As I write this article, I do so in Google Docs, while using Google Chrome. I’ll then send it to my editor via Gmail. If you’re entrenched in the online world, it’s hard to escape the weird-sounding word that is Google. Then again, why would you want to escape it? Especially if you work for the tech company.
Google has a reputation for having some of the coolest working spaces for young professionals in the world. In the UK alone, the company houses over 4,000 staff and have even begun working on a state-of-the-art office in King’s Cross that can accommodate everyone.
For the time being, however, there are three active offices: one near Victoria, another just off Oxford Street and one at King's Cross, where the new site will be. But if you’re one of their employees, where should you live so that travelling to work isn’t a hassle? With the average UK Google employee said to earn £160,000, options are plentiful.
Much like our guide about where to live if you work at WeWork, we’re bringing you the best postcodes in London to live if you’re a Google employee - even if you don’t earn £160,000 per year.
Where's Your Google?
All three of Google’s offices are located within close distance of each other - under five miles. Which means all the areas on our list are suitable, no matter which office you're working from.
Victoria is your best bet if you want to be within walking distance to your Google office. The area is buzzing with lots of businesses and has one of the UK’s leading transport hubs: Victoria Station. You might be able to walk to work, but you can reach pretty much anywhere from Victoria thanks to trains, tubes (Victoria, District and Circle Lines) and a coach station.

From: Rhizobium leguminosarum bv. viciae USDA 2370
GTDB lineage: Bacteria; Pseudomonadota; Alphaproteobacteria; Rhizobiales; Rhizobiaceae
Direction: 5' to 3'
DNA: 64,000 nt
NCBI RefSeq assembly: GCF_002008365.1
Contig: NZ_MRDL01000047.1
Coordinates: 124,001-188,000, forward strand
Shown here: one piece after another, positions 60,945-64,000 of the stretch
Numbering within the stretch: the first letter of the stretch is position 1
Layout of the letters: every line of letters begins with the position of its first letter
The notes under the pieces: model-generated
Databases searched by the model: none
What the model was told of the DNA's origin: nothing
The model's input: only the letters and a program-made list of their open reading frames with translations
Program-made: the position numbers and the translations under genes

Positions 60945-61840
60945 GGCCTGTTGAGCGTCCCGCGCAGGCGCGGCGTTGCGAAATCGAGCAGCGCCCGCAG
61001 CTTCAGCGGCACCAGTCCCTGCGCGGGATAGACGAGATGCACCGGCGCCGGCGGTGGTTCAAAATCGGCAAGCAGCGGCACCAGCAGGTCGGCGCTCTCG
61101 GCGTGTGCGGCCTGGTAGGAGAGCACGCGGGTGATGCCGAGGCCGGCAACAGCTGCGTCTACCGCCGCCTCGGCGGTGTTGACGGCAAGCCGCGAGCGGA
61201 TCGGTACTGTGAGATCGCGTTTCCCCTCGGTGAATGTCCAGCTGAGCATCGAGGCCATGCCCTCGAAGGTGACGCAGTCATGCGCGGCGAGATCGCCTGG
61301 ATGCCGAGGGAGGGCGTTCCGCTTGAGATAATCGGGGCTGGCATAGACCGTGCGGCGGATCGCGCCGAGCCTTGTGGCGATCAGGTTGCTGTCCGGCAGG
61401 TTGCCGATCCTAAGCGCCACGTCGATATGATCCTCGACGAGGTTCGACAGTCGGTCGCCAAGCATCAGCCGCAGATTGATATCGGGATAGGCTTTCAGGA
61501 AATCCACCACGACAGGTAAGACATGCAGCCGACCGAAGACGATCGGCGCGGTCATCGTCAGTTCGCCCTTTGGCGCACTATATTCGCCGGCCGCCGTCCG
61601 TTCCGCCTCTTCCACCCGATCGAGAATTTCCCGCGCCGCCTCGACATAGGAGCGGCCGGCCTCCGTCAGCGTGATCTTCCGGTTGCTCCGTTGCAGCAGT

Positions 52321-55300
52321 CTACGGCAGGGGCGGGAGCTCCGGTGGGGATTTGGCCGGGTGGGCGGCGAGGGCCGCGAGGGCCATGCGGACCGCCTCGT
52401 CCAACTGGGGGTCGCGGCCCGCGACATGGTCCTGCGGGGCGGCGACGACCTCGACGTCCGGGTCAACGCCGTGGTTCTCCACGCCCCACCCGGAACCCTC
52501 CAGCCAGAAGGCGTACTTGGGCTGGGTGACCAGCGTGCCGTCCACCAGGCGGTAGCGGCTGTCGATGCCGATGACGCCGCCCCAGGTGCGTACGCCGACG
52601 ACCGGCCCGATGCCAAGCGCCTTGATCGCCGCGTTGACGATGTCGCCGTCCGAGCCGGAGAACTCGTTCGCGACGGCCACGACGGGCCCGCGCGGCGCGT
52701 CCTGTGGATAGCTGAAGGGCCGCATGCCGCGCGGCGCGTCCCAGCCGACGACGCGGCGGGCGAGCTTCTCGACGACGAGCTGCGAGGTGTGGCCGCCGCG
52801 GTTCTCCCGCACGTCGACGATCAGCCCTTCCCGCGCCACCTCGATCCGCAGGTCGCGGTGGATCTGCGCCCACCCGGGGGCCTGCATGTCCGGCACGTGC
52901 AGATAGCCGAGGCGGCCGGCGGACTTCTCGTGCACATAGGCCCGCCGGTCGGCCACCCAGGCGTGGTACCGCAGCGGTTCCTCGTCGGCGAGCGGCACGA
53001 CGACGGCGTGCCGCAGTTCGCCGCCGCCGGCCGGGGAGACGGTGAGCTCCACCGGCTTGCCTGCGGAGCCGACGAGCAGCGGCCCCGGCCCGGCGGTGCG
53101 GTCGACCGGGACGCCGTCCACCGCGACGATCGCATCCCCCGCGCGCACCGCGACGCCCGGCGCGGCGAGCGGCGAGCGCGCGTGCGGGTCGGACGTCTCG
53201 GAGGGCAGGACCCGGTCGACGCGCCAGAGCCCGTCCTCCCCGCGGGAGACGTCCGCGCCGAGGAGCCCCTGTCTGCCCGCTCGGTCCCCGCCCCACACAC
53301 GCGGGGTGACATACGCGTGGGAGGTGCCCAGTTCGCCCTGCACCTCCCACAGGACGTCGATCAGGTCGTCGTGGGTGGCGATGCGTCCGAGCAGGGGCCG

There is also a mix of red-brick mansion buildings and new residential developments, while nearby Pimlico features elegant white stucco homes. A choice of theatres, restaurants and bars will soon put an end to the idea of boredom in SW1. Expect to pay between £1,500 and £3,500 per month for a one-bedroom flat in Victoria.
South of the river to Victoria lies Vauxhall, a postcode that is slightly more affordable than SW1. The area doesn’t offer anywhere near as much as its neighbour in terms of travel and amenities, though there is a train station (not as big as Victoria's) and a tube station on the Victoria Line.
Still, it’s only a one-mile journey if you work at the Google in Belgravia, while the office near Oxford Circus is less than 10 minutes on the Victoria Line. And if snazzy residential developments with views over the River Thames are your thing, Vauxhall might just be the place for you. Expect to pay between £1,300 and £3,000 per month for a one-bedroom flat in Vauxhall.
Brixton certainly offers more in the way of amenities than its Vauxhall neighbour, and a stop on the Victoria Line means that Google employees can be at one of the two offices in less than 20 minutes. Over the years, Brixton’s popularity has soared, with an abundance of restaurants, bars and shops springing up. The Ritzy cinema is a firm fixture in the area and was the first ever purpose-built picture house in the UK.
There are Georgian and Victorian-era homes in Brixton, as well as a selection of newer builds, although they don’t feature the lavishness of the ones you will find in Vauxhall. Rents have been on the increase in the last few years, yet they are still more affordable compared to areas like Victoria. Expect to pay between £1,200 and just under £2,800 per month for a one-bedroom apartment.
West Dulwich, SE21
If you’re looking for a more low-key area, West Dulwich should be on your list. Green spaces, local shops and good schools are on the agenda in SE21. West Dulwich train station also offers direct services to Victoria in just 11 minutes, meaning that you can enjoy living in a leafy residential area and still be close to the Google life.
Most of the properties are of Victorian and Georgian ilk, with many buildings converted into apartments. Nearby East Dulwich has an abundance of restaurants, while Dulwich Village is seen by many as the Hampstead of the South. Expect to pay between £1,000 and £1,500 per month for a one-bedroom flat. A three-bed family home averages around £2,000 per month.